Grapes are being served sour at the Extraordinary Synod on the Family in Rome this week, and the man behind the bitterest ones is none other than conservative firebrand Cardinal Raymond Burke.

Critics say there has been more than a hint of score settling in Burke’s pointed criticism of the synod and even Pope Francis this week - with Burke claiming a statement from the pontiff “defending Catholic teaching” is now “long overdue.”

Do you hear that Pope Francis, it’s time you explained yourself.

There aren’t many Church figures who will condescend to “clarify” the pope’s intent for him, but it’s looking like Cardinal Burke simply can’t trust Francis to be pontiff.

After his unceremonious removal as head of the Vatican’s highest court in 2013 Burke was given the much less glamorous assignment as patron of the Order of Malta last month.

That means from being a sort of Chief Justice of the Vatican Supreme Court, Burke’s been sent out to pasture to a ceremonial role that’s more fitting for an 80 year old (he is 66, which is 25 in Vatican years).

And in Vatican terms his demotion is worse than an exile, it’s a decapitation. But like a figure in Greek mythology Burke’s back again this week, Hydra-like, having grown another head on which to wear his abolished galero.

In a series of interviews given to the press this week Burke was particularly appalled by the olive branch the synod offered to gay Catholics. A preliminary document released on Monday had asked whether “accepting and valuing homosexuals sexual orientation” could ever “align with Catholic doctrine?”

Translated from the Roman Catholic that means is it possible that gay people and gay love could ever be anything other than uniquely horrible? For Burke the answer until the end of time will be: no.

Fully 85% of self-identified Catholics ages 18-29 in the United States said in a 2014 Pew Research Center survey that homosexuality should be accepted by society. Burke has news for them, fully 85% of young self-identified Catholics can take a hike.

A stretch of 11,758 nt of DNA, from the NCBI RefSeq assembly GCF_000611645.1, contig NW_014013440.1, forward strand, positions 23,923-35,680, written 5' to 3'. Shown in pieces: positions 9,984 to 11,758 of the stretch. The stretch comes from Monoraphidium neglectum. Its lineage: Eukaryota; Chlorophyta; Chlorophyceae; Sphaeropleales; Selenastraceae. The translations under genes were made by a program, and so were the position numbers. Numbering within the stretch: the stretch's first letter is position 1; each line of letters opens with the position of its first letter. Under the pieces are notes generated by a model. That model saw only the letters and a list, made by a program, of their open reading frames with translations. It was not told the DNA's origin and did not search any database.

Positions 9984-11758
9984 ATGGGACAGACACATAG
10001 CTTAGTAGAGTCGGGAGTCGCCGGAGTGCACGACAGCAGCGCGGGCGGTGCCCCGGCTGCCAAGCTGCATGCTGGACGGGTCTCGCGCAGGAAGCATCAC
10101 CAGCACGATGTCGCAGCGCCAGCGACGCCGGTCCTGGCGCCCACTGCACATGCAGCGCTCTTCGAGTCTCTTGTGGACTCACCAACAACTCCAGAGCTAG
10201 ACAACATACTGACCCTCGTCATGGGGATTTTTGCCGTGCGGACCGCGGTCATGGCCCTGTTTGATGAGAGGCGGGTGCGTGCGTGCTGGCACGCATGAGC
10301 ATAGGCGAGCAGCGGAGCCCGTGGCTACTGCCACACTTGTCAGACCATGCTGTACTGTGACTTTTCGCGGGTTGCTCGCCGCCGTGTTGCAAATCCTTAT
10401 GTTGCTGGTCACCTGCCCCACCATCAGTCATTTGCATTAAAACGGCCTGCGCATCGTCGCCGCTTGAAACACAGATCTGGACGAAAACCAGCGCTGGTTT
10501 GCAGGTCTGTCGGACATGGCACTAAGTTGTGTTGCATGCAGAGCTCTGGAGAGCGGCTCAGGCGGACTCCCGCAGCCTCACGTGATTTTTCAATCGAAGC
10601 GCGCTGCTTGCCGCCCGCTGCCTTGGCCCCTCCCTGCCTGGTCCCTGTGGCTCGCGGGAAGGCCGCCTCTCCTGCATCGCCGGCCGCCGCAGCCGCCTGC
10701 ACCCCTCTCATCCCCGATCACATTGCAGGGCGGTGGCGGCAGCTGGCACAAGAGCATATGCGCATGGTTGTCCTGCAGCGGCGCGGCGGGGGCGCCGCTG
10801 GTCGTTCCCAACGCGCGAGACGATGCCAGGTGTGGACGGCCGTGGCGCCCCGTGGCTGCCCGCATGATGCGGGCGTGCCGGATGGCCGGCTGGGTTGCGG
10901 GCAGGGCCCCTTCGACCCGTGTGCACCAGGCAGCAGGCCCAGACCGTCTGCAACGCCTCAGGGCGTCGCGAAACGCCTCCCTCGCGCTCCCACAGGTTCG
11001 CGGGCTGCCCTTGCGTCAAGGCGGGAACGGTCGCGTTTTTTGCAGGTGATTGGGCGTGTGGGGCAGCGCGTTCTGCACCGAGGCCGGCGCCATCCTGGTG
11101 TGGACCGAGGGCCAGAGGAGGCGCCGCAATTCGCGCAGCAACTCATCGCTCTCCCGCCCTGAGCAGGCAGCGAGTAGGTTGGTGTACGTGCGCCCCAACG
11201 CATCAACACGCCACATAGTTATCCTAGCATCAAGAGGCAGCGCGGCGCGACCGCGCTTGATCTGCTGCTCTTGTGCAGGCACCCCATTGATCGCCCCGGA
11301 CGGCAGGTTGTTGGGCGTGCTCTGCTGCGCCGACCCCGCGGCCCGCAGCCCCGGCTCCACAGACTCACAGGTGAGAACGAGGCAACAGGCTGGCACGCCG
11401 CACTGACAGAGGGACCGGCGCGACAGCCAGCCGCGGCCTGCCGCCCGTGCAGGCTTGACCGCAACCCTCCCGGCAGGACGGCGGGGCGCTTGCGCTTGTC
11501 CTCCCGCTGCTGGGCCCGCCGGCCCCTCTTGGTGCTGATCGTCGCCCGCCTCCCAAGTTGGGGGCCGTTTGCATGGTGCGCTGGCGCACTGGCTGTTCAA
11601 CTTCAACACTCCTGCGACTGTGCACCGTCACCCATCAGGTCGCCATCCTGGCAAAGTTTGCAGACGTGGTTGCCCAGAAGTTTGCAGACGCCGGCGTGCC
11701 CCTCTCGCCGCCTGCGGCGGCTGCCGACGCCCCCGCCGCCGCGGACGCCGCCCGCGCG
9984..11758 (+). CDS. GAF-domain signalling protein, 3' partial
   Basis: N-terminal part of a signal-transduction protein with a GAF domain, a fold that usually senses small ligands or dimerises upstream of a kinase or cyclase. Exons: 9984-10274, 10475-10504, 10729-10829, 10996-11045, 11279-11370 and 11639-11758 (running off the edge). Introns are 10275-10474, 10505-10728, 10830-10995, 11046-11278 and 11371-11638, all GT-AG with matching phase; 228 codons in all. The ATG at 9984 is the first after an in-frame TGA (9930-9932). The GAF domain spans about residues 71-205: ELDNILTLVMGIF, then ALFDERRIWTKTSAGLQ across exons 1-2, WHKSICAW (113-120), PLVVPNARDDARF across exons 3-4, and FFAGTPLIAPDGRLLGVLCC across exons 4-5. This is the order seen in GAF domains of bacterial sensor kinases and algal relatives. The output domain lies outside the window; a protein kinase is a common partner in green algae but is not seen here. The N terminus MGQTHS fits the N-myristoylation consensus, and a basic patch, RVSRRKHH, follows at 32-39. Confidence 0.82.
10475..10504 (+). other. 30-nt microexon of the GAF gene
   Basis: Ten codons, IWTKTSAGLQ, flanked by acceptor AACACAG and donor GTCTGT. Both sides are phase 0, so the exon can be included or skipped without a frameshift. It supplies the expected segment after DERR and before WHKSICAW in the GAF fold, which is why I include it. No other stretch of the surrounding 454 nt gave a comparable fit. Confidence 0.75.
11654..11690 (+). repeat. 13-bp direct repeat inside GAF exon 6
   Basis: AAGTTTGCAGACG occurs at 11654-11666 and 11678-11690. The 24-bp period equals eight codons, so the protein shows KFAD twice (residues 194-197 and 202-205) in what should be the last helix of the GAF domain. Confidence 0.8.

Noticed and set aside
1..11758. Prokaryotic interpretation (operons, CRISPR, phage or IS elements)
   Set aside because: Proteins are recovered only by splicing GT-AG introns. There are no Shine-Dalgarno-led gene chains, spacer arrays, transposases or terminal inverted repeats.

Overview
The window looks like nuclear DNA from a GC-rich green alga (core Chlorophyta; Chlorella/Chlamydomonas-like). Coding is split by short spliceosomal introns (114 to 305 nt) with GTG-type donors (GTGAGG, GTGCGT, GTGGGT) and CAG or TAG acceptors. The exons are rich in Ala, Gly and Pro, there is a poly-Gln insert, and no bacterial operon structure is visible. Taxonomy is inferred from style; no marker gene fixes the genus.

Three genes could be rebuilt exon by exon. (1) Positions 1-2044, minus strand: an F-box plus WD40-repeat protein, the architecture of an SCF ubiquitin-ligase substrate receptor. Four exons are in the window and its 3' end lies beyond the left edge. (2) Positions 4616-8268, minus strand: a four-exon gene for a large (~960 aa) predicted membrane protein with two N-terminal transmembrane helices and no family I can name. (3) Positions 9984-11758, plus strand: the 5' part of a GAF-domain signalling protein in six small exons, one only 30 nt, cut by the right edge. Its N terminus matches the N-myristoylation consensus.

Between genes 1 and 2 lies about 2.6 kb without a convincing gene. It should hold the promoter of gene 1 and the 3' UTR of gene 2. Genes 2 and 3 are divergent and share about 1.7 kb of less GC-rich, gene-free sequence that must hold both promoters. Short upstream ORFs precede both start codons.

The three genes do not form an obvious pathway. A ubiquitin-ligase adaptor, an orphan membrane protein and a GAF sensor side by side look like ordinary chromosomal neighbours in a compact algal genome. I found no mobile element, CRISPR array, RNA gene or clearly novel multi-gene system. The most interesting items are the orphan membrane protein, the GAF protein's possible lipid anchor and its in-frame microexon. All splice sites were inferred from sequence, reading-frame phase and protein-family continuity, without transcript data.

In an interview with the Catholic World Report this week Burke worked mightily to dismiss the latest report: “In a matter on which the Church has a very rich and clear teaching, it gives the impression of inventing a totally new, what one Synod Father called ‘revolutionary’, teaching on marriage and the family…”

Burke’s by-the-book Church doesn’t do peace and reconciliation, it does blame and retribution. He has no time for any of that progressive forward thinking, or indeed for grace.

Meanwhile behind the scenes he and his conservative supporters are reportedly recoiling at what they call the reign of terror being unleashed by Pope Francis, who has proved himself no respecter of tradition or of Burke’s God-given right to a high status curial post for life.

For the pope this week’s synod is an opportunity to address controversial issues in the search of greater understanding; for Burke it’s a just torch lit to set the world on fire.

But in addition to his hardline views, Burke hasn’t done himself any favors through his obvious fetish for ecclesiastical Catholic fashions, outfits from the Middle Ages that critics say make him look like a cross between Chef Boyardee and Red Riding Hood.

Pope Francis knows how dangerously far Rome is now from the life of ordinary Catholics. He knows that men like Burke want to maintain that distance.

It’s quite likely Francis was thinking of Burke in 2013 when he said: “Let us think of the damage done to the People of God by men and women of the church who are careerists, climbers, who 'use' the People, the Church, our brothers and sisters - those they should be serving - as a springboard for their own ends and personal ambitions. These people do the church great harm.”

Giving an interview to every religious outlet that would listen this week, the truth about Burke still emerged. He’s yesterday's man. He may not like that the Vatican’s took its first tentative steps toward the 21 century this week, he may not like the ideas coming out of the synod, but - however provisional Monday’s report turns out to be - it is already the basis of every future discussion.

Meanwhile Burke’s been posted to the curial equivalent of Easter Island - enjoying nightly banquets with prominent people and displaying all the trappings of influence, without having any actual influence.

And with no question of ministering to the common flock. He has always talked over everyones head, rather than to them - why should this week be any different?